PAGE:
Healthcare Blog

Posts Tagged ‘Team Building’

Will You Wear Out? Or Rust Out?

Posted by capcityspeakers on November 9, 2016

by Barbara Bartlein, RN, MSW

After foot surgery last November, I was forced to sit for months while the bones in my left foot healed.  A relatively minor procedure, I was amazed how long it took me to recover and get moving again.  It seemed that everyday I was sitting around, I had new aches, pains and stiffness.  I mentioned this to the Dr. on a recent visit and he said, “You can either wear out or rust out. People that sit all the time rust out.”

I thought about what he said and it is really true.  The longer I sat around, the less I felt like doing. Because my foot would swell up whenever I tried to be active, it was an easy excuse to sit.  But I quickly realized that everything was starting to break down. Now my back and neck hurt, my legs were stiff and I had no energy.  Realizing that I was rusting, I forced myself to get up, get to the pool and start moving.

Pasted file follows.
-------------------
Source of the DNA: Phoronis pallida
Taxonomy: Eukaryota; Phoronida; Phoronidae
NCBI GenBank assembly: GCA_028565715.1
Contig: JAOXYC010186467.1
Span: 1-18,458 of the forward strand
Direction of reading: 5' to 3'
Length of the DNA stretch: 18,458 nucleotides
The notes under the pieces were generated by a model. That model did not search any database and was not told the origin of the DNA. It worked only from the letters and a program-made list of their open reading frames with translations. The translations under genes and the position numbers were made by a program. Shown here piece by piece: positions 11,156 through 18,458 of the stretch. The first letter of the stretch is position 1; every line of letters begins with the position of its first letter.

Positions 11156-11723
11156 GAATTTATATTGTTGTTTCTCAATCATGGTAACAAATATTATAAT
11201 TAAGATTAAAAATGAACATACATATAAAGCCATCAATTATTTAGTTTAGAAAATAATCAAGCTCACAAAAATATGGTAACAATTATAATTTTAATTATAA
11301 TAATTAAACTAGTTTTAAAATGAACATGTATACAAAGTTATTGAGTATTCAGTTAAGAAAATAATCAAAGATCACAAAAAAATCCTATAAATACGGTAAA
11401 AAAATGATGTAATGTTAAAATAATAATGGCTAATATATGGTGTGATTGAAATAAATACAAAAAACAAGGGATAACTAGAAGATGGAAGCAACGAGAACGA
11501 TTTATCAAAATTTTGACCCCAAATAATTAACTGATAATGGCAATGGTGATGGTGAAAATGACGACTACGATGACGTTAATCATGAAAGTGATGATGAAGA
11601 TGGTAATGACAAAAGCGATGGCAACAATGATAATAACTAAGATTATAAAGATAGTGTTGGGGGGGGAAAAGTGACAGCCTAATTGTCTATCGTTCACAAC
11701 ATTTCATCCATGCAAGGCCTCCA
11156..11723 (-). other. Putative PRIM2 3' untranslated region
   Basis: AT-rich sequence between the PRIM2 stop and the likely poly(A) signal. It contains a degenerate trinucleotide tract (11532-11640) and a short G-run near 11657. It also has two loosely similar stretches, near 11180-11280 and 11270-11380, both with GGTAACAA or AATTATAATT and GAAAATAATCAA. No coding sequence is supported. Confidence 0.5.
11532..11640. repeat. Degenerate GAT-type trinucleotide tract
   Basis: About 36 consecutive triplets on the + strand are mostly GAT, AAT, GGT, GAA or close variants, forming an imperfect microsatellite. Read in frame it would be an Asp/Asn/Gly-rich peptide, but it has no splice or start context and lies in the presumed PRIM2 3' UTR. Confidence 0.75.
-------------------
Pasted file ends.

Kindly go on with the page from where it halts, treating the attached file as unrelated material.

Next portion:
Now I try to do at least 10,000 steps per day and weight training twice per week.  I can tell that my stamina is coming back and I have dropped the 10 pounds I gained over the winter.  Talking with other folks a lot older than me, all say that the key is to be active.  Keep moving, and fight the rust.

Barbara Bartlein, RN, MSW, is the People Pro.  A workplace cutlure expert, she offers keynotes, seminars and consultation to increase teamwork and productivity.  For more information on her programs and services, please contact Capitol City Speakers Bureau.


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3 Reasons Why You Must Take a Break

Posted by capcityspeakers on July 14, 2016

by Colette Carlson